A thought in progress which occurred when putting together a presentation on “The long now of finance” for SIBOS next week in Amsterdam. I will be presenting as part of the following ‘Innotribe’ whose remit is to think forward across the next century. A slightly daunting prospect, as Bauman reminded us at his conference, “don’t make predictions, especially not about the future”.
I have always found it challenging to describe ‘what is going on now/here’ let alone make any assertions about the shape of the future. Perhaps that is the best to hope for, just as we write our histories for the present so we write futures. One thing which is ‘going on now’ is an increasing instance of ideas of collaboration and inklings of new consumer moralities emerging under the banner of sustainability.
The economics of enough are bubbling up all over the place, not so much new era economics as “new age” currently, but then so was Gaia theory and environmentalism not so long ago. I have seen it used in the context of rethinking Thailand’s economic strategy post the 1997 Asian crisis and trying to assert some new moralities of economic endeavour through recourse to Buddhist teachings.
For me the “economics of enough” reflects a fundamental optimism of what we do as individuals in an open, transparent and social context. It is a function of the compromise between individuality and security which Bauman places at the heart of all social contexts. The Gordon Gekkos of this world thrive behind the opaque doors of regulated financial markets which enshrine and legitimise greed and ruthless competition in the name of liberalisation and the pursuit of money as an end in itself. In many ways in the long now of finance, modern money has been an interesting and roller coaster interlude powered by a sixties style revolution of individual credit (the “pill” that liberated consumerism) and the glamour of an ultimately self absorbed and hedonistic elite (LSD replaced by CDO’s and other ‘exotic’ derivatives). Lehman’s was the gorilla /butterfly crushed by in this case a wheel of its own making.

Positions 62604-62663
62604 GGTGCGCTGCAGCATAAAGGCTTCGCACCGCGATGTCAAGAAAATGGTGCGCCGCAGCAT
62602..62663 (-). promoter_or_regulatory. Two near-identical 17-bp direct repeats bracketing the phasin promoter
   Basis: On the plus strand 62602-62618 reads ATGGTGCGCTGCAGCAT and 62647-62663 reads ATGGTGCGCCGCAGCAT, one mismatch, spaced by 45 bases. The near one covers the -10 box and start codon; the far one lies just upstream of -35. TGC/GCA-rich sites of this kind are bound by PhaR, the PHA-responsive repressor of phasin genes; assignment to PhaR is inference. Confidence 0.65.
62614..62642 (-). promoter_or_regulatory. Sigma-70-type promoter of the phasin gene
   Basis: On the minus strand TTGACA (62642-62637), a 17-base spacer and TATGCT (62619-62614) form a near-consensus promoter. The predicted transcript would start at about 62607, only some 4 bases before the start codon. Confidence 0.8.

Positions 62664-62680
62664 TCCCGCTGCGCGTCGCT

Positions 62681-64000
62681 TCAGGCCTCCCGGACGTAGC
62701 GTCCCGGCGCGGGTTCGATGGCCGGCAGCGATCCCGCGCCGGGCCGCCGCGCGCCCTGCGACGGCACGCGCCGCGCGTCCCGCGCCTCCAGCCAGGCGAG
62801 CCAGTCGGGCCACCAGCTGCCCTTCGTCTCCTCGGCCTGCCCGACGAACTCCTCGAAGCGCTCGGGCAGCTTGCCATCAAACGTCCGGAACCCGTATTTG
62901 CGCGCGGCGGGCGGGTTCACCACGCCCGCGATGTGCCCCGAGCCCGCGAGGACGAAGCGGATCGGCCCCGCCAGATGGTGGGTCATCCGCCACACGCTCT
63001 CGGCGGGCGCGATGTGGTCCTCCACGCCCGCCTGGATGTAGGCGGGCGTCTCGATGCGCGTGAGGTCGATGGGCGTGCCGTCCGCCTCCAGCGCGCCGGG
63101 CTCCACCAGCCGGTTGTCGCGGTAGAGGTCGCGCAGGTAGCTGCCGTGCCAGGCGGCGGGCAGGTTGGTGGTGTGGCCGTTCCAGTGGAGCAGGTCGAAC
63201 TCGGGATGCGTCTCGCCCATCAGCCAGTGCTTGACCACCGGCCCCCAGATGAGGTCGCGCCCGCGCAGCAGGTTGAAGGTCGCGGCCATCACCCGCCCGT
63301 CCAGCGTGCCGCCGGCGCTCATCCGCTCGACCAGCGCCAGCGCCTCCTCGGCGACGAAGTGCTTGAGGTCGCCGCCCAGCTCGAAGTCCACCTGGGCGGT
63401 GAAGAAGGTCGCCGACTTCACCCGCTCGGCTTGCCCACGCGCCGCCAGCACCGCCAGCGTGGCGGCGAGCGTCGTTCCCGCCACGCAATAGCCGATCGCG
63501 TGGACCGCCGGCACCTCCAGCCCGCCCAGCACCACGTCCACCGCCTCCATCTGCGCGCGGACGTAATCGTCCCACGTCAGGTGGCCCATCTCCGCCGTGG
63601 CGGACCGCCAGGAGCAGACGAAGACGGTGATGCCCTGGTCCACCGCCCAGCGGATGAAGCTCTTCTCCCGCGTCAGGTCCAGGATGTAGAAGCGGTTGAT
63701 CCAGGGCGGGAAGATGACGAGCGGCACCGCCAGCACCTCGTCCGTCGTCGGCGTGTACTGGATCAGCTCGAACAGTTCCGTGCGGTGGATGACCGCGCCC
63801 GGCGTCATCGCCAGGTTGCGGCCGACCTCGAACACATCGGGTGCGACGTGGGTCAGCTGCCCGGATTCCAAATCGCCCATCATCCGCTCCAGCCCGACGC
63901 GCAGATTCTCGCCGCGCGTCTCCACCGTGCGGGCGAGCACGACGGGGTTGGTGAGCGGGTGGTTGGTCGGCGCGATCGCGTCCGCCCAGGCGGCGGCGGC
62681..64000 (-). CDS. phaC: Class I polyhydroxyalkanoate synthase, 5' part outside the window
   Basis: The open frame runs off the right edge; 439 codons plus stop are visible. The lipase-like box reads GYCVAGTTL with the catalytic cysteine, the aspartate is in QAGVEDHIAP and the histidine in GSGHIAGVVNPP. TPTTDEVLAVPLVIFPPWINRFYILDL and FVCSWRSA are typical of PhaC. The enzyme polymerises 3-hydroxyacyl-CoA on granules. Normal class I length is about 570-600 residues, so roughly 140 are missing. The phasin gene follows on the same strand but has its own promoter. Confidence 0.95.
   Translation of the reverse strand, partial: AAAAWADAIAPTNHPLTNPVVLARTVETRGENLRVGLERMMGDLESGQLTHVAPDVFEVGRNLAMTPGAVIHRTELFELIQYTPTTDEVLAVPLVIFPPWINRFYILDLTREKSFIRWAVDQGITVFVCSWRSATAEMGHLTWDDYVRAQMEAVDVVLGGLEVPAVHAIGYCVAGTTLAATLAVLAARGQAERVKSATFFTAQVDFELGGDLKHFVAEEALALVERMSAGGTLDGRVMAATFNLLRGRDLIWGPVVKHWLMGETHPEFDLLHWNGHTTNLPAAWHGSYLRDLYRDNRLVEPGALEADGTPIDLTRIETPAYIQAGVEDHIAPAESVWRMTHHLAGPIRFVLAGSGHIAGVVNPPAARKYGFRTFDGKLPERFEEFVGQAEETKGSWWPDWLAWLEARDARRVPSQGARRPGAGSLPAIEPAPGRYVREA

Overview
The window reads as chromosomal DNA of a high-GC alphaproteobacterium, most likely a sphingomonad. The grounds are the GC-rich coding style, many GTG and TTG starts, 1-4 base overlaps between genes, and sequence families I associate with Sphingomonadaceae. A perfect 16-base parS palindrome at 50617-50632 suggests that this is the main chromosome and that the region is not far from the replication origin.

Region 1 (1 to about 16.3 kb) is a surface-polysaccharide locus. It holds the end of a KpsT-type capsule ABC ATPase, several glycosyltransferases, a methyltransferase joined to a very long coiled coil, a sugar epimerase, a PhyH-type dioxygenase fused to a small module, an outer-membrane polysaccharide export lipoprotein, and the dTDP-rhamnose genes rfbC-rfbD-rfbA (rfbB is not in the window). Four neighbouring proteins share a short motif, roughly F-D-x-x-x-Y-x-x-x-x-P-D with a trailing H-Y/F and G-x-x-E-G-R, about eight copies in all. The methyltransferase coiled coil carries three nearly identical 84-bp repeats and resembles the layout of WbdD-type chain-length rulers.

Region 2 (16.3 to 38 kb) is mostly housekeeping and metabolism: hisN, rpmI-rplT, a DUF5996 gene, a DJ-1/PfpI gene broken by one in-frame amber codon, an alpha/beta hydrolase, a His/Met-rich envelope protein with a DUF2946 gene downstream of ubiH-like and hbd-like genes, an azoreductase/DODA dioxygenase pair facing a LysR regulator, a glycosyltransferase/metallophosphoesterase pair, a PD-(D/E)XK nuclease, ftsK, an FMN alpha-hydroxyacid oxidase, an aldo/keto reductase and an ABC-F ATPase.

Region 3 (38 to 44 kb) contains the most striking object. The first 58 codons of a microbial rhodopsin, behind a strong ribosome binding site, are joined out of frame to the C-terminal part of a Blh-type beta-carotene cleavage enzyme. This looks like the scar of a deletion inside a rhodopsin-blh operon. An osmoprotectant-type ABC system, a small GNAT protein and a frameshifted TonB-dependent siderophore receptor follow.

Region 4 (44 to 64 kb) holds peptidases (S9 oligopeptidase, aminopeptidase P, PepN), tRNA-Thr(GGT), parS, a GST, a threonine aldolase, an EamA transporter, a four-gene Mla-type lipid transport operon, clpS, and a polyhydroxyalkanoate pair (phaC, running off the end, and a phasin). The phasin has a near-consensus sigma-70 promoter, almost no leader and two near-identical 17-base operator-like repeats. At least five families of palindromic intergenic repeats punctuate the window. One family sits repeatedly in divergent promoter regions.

We are now prepared to consider the idea that you can have ‘enough’ money and be happy, it doesn’t leave you empty and wanting more. Those who believe you always need more money are those which betray the stresses of the reality of servitude that underpins modern money’s promise of liberation.
However, the “economics of enough” are not just a closed loop of self reliance and drawing in of ourselves to our nearest and dearest, but about how individuals will negotiate their share of market returns and rewards for risk when it becomes clear that some investments needs to be made collectively to produce economically enabled social goods, and as such need to be made fairly and transparently to ensure that both sides of the bargain get a fair return or reciprocation.